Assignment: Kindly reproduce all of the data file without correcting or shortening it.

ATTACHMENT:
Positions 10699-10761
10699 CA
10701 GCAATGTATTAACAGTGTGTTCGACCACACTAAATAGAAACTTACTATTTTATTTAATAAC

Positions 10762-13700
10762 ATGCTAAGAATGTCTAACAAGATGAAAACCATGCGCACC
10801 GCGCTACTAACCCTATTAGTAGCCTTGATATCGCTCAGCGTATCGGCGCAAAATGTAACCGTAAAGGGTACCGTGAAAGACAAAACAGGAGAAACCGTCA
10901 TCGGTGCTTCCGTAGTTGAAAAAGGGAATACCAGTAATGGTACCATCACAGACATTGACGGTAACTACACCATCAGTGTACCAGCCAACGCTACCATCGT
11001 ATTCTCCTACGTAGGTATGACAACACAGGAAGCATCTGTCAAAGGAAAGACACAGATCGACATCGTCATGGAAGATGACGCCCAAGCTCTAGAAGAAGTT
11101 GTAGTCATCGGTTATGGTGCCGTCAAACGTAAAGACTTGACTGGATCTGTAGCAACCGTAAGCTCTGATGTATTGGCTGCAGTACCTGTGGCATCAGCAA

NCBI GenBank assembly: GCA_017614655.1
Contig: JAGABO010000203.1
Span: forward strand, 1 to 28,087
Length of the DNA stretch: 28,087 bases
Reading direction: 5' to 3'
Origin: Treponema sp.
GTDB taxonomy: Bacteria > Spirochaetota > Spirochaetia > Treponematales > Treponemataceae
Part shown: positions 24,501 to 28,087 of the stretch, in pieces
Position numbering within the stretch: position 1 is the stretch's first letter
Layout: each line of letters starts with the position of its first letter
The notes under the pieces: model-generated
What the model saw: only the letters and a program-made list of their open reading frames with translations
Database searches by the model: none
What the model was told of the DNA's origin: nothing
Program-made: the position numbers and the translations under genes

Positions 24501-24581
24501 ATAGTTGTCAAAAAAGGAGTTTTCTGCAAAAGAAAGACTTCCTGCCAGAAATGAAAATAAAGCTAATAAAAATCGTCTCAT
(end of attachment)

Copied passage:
Positions 10699-10761
10699 CA
10701 GCAATGTATTAACAGTGTGTTCGACCACACTAAATAGAAACTTACTATTTTATTTAATAAC

Positions 10762-13700
10762 ATGCTAAGAATGTCTAACAAGATGAAAACCATGCGCACC
10801 GCGCTACTAACCCTATTAGTAGCCTTGATATCGCTCAGCGTATCGGCGCAAAATGTAACCGTAAAGGGTACCGTGAAAGACAAAACAGGAGAAACCGTCA
10901 TCGGTGCTTCCGTAGTTGAAAAAGGGAATACCAGTAATGGTACCATCACAGACATTGACGGTAACTACACCATCAGTGTACCAGCCAACGCTACCATCGT
11001 ATTCTCCTACGTAGGTATGACAACACAGGAAGCATCTGTCAAAGGAAAGACACAGATCGACATCGTCATGGAAGATGACGCCCAAGCTCTAGAAGAAGTT
11101 GTAGTCATCGGTTATGGTGCCGTCAAACGTAAAGACTTGACTGGATCTGTAGCAACCGTAAGCTCTGATGTATTGGCTGCAGTACCTGTGGCATCAGCAA

NCBI GenBank assembly: GCA_017614655.1
Contig: JAGABO010000203.1
Span: forward strand, 1 to 28,087
Length of the DNA stretch: 28,087 bases
Reading direction: 5' to 3'
Origin: Treponema sp.
GTDB taxonomy: Bacteria > Spirochaetota > Spirochaetia > Treponematales > Treponemataceae
Part shown: positions 24,501 to 28,087 of the stretch, in pieces
Position numbering within the stretch: position 1 is the stretch's first letter
Layout: each line of letters starts with the position of its first letter
The notes under the pieces: model-generated
What the model saw: only the letters and a program-made list of their open reading frames with translations
Database searches by the model: none
What the model was told of the DNA's origin: nothing
Program-made: the position numbers and the translations under genes

Positions 24501-24581
24501 ATAGTTGTCAAAAAAGGAGTTTTCTGCAAAAGAAAGACTTCCTGCCAGAAATGAAAATAAAGCTAATAAAAATCGTCTCAT